Person-Centered (Rogerian)

Person-centered therapy, also sometimes called Rogerian therapy or client-centered therapy, was first developed by Carl Rogers in the 1940s. Person-centered therapy borrows from humanistic approaches and is based on Rogers’ belief that all people are fundamentally good and have the ability to fulfill their potential. In person-centered therapy, clients will typically take more of a lead in sessions, with the therapist acting as a compassionate, non-judgmental facilitator. The idea is that, in the process, the client will steer their own journey of self-discovery and will find their own solutions. Think this approach might work for you? Reach out to one of TherapyDen’s person-centered therapy experts today.

Meet the specialists

For me, Person-Centered therapy is all about my people. That means the whole person & their whole life. We won't just look at the problems and the struggles, we'll start where you are today & look at your gifts, your strengths, & who you are to personalize your care down to the detail. Person-Centered therapy centers around unconditional positive regard, genuineness, & non-judgemental space between the therapist and their patient. So you can "dare" to be your best self!

— Helen Jennings-Hood, Psychotherapist in Wynne, AR
 

I prefer an egalitarian approach where you and I create a space together that allows for open, honest communication, exploration and understanding.

— Gina Holden, Licensed Marriage & Family Therapist in , CA

I always put the individual and their experience first. Creating a warm, affirming, and supportive environment based on trust and respect is very important in a successful counseling relationship.

— Ashley Sanders, Licensed Clinical Mental Health Counselor in Maitland, FL
 

I believe in each persons individual and unique way of experiencing their lives. By creating a space for independence, promoting their dignity and respecting their values, my clients feels supported and understood. They are validated in who they are and the decisions they make in life.

— Artur Lebiedzinski, Psychotherapist in New York, NY

The therpeuctic alliance is the heart of the therapy process. A deep connection between the therapist and client provides a fertile ground for real change and progress.

— Jennifer Driscoll, Counselor in Mamaroneck, NY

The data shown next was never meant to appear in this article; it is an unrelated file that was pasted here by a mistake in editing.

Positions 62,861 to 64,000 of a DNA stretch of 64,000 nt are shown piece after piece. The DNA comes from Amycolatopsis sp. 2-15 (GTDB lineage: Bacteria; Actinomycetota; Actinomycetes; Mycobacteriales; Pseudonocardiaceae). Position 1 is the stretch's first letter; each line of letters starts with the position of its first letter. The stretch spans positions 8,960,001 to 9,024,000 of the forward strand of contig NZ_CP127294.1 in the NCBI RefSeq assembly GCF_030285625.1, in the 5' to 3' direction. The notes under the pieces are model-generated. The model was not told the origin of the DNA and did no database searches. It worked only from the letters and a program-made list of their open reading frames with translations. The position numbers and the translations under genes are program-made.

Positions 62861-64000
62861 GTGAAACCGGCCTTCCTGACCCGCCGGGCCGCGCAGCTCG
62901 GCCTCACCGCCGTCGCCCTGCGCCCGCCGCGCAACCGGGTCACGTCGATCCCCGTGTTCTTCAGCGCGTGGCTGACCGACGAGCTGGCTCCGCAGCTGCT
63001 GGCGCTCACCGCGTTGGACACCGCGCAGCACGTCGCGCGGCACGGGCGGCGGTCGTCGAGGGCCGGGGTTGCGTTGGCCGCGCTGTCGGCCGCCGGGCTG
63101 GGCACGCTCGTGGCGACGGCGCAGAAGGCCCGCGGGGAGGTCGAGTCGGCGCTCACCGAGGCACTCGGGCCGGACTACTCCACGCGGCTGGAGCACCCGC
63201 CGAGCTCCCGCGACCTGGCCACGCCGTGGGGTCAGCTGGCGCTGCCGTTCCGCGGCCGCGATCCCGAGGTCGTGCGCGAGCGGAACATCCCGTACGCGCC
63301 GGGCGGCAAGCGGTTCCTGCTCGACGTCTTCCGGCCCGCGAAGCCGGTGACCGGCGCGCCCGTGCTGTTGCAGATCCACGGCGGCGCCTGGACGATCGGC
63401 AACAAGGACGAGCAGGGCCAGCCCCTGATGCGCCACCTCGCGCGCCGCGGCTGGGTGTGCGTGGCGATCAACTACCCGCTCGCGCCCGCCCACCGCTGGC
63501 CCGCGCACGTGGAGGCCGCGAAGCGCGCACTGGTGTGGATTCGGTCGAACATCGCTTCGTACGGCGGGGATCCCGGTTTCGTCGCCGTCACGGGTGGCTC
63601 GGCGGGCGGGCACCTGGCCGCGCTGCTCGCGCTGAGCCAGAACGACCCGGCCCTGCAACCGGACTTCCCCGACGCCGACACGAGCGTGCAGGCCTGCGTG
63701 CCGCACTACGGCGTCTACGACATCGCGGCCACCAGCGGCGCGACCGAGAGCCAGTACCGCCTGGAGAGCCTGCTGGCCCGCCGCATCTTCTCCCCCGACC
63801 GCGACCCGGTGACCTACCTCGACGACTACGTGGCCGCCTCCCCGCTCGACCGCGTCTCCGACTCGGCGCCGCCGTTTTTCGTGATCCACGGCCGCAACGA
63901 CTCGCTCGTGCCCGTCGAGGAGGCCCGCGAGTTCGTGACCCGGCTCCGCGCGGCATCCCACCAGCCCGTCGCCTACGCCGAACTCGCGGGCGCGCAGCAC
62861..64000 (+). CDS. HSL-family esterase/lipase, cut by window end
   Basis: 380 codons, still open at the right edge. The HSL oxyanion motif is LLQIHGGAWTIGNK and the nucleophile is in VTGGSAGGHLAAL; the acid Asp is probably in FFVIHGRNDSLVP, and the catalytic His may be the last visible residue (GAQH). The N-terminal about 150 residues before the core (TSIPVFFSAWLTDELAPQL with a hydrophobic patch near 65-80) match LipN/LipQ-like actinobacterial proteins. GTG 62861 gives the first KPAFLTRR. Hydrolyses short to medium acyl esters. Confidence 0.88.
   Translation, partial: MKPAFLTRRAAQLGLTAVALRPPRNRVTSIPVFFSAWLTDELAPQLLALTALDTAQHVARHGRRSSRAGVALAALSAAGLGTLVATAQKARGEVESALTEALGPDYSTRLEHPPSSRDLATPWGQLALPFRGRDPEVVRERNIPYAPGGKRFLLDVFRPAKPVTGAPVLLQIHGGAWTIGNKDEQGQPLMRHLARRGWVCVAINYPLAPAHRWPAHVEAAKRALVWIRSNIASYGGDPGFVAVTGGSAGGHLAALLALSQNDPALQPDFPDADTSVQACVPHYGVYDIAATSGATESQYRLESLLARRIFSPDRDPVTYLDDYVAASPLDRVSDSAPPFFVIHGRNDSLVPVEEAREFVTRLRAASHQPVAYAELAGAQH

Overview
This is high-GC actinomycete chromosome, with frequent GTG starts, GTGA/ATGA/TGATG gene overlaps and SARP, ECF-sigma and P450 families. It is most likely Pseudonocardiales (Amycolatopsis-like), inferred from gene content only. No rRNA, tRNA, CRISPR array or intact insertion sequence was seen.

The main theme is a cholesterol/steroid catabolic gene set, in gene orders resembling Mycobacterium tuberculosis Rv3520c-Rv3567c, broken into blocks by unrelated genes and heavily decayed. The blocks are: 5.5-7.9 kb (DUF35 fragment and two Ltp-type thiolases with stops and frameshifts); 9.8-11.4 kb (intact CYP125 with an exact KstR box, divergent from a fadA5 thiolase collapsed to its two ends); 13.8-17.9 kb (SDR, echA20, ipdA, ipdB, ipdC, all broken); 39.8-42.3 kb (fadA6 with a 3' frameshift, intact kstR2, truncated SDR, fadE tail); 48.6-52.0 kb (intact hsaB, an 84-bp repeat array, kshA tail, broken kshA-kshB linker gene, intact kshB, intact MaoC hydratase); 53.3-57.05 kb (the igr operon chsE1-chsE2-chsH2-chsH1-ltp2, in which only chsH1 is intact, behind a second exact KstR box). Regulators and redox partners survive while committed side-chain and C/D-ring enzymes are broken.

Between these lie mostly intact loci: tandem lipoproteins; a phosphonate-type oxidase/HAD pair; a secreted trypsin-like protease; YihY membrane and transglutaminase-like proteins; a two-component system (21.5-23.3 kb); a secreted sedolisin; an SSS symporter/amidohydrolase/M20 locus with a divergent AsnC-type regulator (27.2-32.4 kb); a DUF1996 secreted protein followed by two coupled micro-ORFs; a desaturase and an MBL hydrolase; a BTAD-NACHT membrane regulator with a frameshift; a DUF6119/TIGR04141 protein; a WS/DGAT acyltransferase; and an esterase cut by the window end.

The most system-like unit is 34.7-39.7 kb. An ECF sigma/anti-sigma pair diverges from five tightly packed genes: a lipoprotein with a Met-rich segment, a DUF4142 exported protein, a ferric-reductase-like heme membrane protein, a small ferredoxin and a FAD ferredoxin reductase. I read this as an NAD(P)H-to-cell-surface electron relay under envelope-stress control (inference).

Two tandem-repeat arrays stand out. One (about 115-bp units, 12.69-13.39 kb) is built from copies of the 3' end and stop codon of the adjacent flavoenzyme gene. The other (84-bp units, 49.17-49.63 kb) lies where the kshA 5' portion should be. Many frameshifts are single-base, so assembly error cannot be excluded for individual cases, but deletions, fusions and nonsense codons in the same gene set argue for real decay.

Person-Centered therapy works to empower you and motivate you in the therapeutic process. Instead of viewing you as flawed, person-centered therapy focuses on your ability and desire for change and personal growth. Focusing on compassion and a nonjudgemental approach, you can focus on your journey of self-discovery and find your own solutions.

— Emmily Weldon, Counselor in Port St. Lucie, FL

I use Person-Centered therapy as my foundation as I believe you are the expert of your life and I am here to be your support. I'll help you iron out the wrinkles so that you can better able to understand yourself and meet your goals of therapy.

— Misty Gibson, Licensed Mental Health Counselor in Tacoma, WA
 

An emphatic approach that empowers and motivates the client in the therapeutic process. Rather than viewing people as inherently flawed, with problematic behaviors and thoughts that require treatment, person-centered therapy identifies that each person has the capacity and desire for personal growth and change.

— Jennifer Harvey, Licensed Clinical Social Worker in Livonia, MI

I believe in each persons individual and unique way of experiencing their lives. By creating a space for independence, promoting their dignity and respecting their values, my clients feels supported and understood. They are validated in who they are and the decisions they make in life.

— Artur Lebiedzinski, Psychotherapist in New York, NY
 

I work from an integrated, trauma-informed, person-centered approach. I believe you are the expert in your experience - even when everything feels confusing and difficult. I am a relational facilitator, here to support you on own path. Together we will co-create a brave and safe enough space to process, heal, create goals, and succeed in ways that are meaningful to you.

— Johanna Karasik, Therapist in Northglenn, CO

In person-centered therapy, the focus is on the person, not the problem. The goal is for the client to achieve greater independence. This will allow the client to better cope with any current and future problems they may face. In other words, a Person-Centered approach is about ensuring that patients are at the center of decisions which relate to their life. A person-centered process involves listening, thinking together, coaching, sharing ideas, and seeking feedback.

— Filippo M. Forni, Licensed Marriage & Family Therapist in Los Angeles, CA
 

Approach therapy through a strength-based, person-centered, relational way

— Sammy Kirk, Licensed Clinical Social Worker

Above all else, I feel the relationship formed in therapy to be the most healing agent for change. I offer my clients a compassionate, nonjudgmental, and curious atmosphere to explore themselves.

— Justin Fink, Licensed Professional Counselor in Hoffman Estates, IL